Information for land managers
Emerald ash borer (EAB) only attacks true ash (Fraxinus) trees. So, the first thing to do is determine whether or not any of the trees on the land that you manage are ash. Mountain ash (Sorbus) is not a true ash so is not at risk.
If some of the trees are ash, are they in locations where they could become a hazard to people, buildings or other structures if they start to break apart? If so, you may need a tree inventory - a list of trees including their species, location, size and condition. An inventory will allow you to manage for hazard trees, set priorities for treatment or removal of ash trees, and to budget. There are different inventory strategies, depending on how many trees that you have, your budget and how much time you have to work with. Professionals can be hired to do this work for you - this may be useful if there are many trees to evaluate.
There are a few methods used to detect emerald ash borer (EAB) - branch sampling and visual surveys may work best in this situation. Prism traps are also available. If you are near to a known infestation a detection survey may not be necessary since its arrival is imminent, but confirming its presence could help to secure funding for managing for the beetle.
Ash trees killed by EAB can become hazardous quickly, creating safety and liability issues. Because of this, if you have ash trees in locations where they could injure people or damage property if they break apart, you'll need to have a plan for what do do about them. A management plan outlines your objectives and approach to dealing with ash trees, and usually summarizes your budget. Depending on your organization and the number of ash trees this may be very simple and informal, or it may be a detailed, formal document.
- Components of a typical management plan
- Ash tree management options
- Insecticide options
- What trees are good candidates for treatment?
- What are the costs of treating versus removing a tree?
- How is the treatment applied?
- What should I know about treatment?
- What can I plant instead?
Want to know more about the beetle threatening your trees? Emerald ash borer arrived accidentally in Canada in solid wood packaging material. Since it was first detected in 2002 near Windsor Ontario, it has spread quickly and is now killing ash in many areas of southern Ontario and southwestern Quebec.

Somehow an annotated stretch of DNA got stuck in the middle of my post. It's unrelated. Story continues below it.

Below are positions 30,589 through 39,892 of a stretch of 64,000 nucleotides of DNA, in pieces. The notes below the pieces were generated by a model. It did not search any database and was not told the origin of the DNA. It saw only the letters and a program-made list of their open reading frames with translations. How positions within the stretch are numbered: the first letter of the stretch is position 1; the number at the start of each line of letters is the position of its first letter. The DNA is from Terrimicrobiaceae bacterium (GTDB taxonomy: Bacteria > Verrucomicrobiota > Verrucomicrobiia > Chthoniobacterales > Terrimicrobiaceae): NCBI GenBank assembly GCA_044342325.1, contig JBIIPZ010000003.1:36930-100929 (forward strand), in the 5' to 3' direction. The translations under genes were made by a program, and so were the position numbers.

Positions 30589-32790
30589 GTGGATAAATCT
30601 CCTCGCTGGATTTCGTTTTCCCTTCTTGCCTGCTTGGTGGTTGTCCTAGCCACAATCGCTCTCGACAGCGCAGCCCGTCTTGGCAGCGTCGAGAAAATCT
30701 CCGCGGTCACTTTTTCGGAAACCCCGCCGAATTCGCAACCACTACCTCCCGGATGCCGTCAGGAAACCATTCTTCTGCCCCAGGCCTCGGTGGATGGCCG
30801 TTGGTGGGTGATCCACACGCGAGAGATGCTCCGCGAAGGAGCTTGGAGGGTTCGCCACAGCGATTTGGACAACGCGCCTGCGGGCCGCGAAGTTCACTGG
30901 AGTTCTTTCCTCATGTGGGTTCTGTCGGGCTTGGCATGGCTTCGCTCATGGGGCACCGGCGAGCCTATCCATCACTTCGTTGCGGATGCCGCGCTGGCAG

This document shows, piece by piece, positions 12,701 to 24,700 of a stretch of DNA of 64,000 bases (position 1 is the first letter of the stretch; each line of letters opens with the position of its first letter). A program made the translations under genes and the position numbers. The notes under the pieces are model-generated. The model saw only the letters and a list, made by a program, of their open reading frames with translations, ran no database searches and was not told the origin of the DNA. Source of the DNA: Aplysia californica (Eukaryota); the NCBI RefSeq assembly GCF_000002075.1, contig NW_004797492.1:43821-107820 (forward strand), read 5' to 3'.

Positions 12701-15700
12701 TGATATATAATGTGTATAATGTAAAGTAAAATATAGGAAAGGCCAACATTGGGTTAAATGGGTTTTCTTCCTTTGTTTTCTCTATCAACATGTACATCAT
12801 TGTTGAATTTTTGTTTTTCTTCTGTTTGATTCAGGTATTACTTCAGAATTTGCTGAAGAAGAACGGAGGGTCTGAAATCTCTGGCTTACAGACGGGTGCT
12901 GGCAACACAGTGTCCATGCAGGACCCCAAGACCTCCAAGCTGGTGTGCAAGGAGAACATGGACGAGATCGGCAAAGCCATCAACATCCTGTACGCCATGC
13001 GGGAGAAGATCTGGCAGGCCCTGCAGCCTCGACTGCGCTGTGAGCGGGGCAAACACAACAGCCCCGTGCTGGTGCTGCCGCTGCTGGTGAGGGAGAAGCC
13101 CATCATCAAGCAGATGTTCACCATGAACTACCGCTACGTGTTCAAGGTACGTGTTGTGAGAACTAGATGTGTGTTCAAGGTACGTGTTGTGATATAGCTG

- What trees are at risk, and what is the impact?
- Where is it from and how did it get here?
- Why is it such a big problem here in North America?
- Emerald ash borer identification and biology
- How much time do I have to work with?
- How do I know if a tree is infested with EAB?
- What is being done about EAB?
- The Canadian Urban Forest Network listserv is an appropriate place to post your questions about municipal aspects of EAB.
- LinkedIn interest groups such as ASCA Consulting Arborists, International Society of Arboriculture, and Urban Forestry have active discussion on aspects of EAB; Urban Forest Products Alliance has discussions on urban wood utilization.
Information about EAB is changing rapidly, there are a number of helpful websites, including:
- The CFIA is a good source for learning about the current distribution and regulation of EAB in Canada.
- Information about EAB distribution in the US is available through APHIS
- An overview of EAB as well as some Canadian research on EAB is available through Canadian Forest Service.
- Information and webinars on various EAB topics as well as US research can be found at the EAB Info website. Please note - insecticide options described in this U.S. website are not available in Canada.